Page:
There’s a big trucker party happening in eastern Iowa.
The 36th annual Walcott Truckers Jamboree kicked off Thursday morning and runs through Saturday. The event is happening at The World’s Largest Truck Stop located off of Interest 80 in Walcott, Iowa. Organizers at the truck stop are expecting upwards of 45,000 people over three days.
“We are having a party about everything trucking,” Iowa 80 Truck Stop Marketing Manager Heather DeBaillie said. “Whether you are a driver looking for a new job, or if you want to see some of the new things in the industry … we’ve got it all here.”
The big bash features truck-themed events including the Super Truck Beauty Contest, Antique Truck Display and more than 175 exhibits.
Super Truck Beauty Contest
The crowds were bustling Thursday morning as the show got underway, starting with the Super Truck Beauty Contest. People came from all over to show off their beautiful big rigs.Many of the trucks were recently redone from the inside-out and sported a custom paint jobs and flawless interiors.
Rod Jaeger has been coming to the Walcott Truckers Jamboree for 15 years. This year, he showed off a truck he rehabbed by hand.
“It’s a 1976 and I completely redid it. I went through the whole thing,” Jaeger explained. “Everything is pretty much new.”
Jaeger is in the trucking business and hauls large farm machinery and construction equipment for a living, but revamps rigs on the side. He loves to show off his work once the truck is complete.
“It’s neat to see people’s reactions to what you did,” he said.
Participants in the contest range from hobbyists to businessmen.
Dave and Dan Brown revitalize old trucks for a living. The twin brothers started their business DB Kustom Trucks about a year ago. The pair showed two finished trucks during this year’s Super Truck Beauty Contest.
The brothers take old trucks and completely gut them, installing new parts and mechanics, and then customize the paint and interior to the driver’s specifications. The pair revamp about 60 trucks per year, and this year it was a mad-dash to get one truck ready to go.
“Before the show we had nothing in the interior, like the day of,” Dave Brown said. “So, it was scrambling the last hour, getting up early in the morning and putting everything together.”
Antique Truck Display
For some attendees the Walcott Jamboree is all about history built on tradition.
Ohio resident Dave Schroyer makes the drive every year to experience and contribute to the Jamboree’s Antique Truck Display.
“It [antique truck collecting] is a disease,” Schroyer laughed. “It’s an expensive disease.”
Members of the Schroyer family have been coming to the annual jamboree since it started in 1979. The family is in the trucking business – mostly hauling hazardous materials, but is heavily involved with antique truck collecting on the side. Schroyer’s favorite part of the long weekend is seeing the vintage trucks.
“The old stuff is more our cup of tea,” he explained.
The same can be said for Iowa resident Larry Steve.
Sporting a button up, denim and cowboy hat, Steve stood proudly next to his bright blue, refurbished 1927 Mack truck. It was a massive undertaking to get the old truck to the beautiful place it is today.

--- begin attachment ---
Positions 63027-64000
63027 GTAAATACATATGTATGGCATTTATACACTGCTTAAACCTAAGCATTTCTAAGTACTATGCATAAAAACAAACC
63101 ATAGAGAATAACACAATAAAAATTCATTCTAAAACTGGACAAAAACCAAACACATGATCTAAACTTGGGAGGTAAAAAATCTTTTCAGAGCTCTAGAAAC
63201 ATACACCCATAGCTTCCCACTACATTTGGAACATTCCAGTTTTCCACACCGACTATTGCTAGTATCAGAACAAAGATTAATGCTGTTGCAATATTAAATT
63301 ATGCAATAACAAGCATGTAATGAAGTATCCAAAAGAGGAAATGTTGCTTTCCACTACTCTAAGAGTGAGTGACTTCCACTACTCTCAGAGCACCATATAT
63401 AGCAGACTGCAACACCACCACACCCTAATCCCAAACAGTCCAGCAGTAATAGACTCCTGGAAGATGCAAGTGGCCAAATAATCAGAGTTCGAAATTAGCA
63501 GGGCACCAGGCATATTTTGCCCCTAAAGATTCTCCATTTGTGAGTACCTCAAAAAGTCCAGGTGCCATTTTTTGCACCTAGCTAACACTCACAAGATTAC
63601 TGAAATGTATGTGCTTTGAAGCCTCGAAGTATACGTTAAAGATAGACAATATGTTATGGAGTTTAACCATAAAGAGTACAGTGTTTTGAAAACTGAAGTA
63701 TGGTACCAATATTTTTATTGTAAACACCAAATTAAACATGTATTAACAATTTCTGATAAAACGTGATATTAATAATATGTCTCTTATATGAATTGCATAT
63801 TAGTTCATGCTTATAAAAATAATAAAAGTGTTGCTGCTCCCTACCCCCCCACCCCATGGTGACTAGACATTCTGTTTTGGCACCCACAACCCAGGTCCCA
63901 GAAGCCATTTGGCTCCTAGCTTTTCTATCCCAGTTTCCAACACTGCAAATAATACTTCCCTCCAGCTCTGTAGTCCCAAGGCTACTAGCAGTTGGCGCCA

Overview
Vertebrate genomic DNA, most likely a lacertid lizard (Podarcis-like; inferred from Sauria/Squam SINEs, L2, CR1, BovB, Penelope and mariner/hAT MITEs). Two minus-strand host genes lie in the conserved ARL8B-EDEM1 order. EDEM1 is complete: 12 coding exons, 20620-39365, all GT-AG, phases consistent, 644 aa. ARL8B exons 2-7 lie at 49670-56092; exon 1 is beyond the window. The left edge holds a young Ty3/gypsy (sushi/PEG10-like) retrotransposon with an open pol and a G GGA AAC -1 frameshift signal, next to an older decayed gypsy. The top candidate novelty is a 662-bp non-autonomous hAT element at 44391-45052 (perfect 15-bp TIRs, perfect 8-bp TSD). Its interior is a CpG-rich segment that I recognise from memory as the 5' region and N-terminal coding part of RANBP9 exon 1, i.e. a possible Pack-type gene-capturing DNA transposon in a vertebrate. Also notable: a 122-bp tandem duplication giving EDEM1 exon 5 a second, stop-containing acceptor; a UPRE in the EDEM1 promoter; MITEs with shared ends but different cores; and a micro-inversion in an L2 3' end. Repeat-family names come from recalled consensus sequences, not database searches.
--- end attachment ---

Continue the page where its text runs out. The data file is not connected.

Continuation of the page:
“When we got it, it was a dump truck. Really, rough,” Steve explained. “The motor was stuck. The transmission bearings were all gone. It took my Dad and me five years to put it back together.”
Steve and his father were in the towing business together, so they also installed a wrecker on the back of the truck.
Steve has attended the jamboree annually for more than two decades and proudly keeps coming back.
“I get to visit with some of my buddies. It’s just a good time. People are great here,” he said.
Jim Peterson made the trip from Illinois to show off his 1947 Ford pickup truck. He bought an old farm truck that has been in his community about 30 years ago. It’s been a work in progress restoring it.
“I remember when I was a little kid a neighboring farmer had it, and before him another farmer in our area had it,” Peterson said. “It came up at auction and I bought it.”
Peterson’s father-in-law and brother-in-law did most of the body restoration. His in-laws have been coming to the Jamboree since its inception. Peterson started tagging along a few years ago as he approached retirement as a driver himself. He comes back each year to chat with the other truckers.
“Oh, just talking. Old stories, truck stories,” he laughed.
The Walcott Jamboree is held each year as a thank you to drivers and to celebrate the trucking industry as a whole. What started 36 years ago as a small party with a few hay bales and a cookout has turned into a huge bash featuring an Iowa pork chop cookout, two firework displays and two nights of live country music.
“Our goal for this is twofold: it’s to appreciate customers and truck drivers but also to expose the general public who maybe don’t know much about the trucking industry,” Marketing Manager Heather DeBaillie said. “It gives them a chance to come out, look at trucks up close and hopefully gain a better appreciation for what everybody does.”
On Thursday night, the truck stop featured Natalie Stovall & The Drive live on stage. Last year, the group was named as a must see act by Rolling Stone Country.
Friday night, The Josh Abbott Band will perform live as part of their ‘Where’s The Party Tour.’ Fireworks will light up the sky at dusk.
Admission is free and parking is free throughout the entire event.
“We just encourage everyone to come on out and have a good time,” DeBaillie said.
The 36th annual Walcott Truckers Jamboree will close at 5 p.m., Saturday July 11th.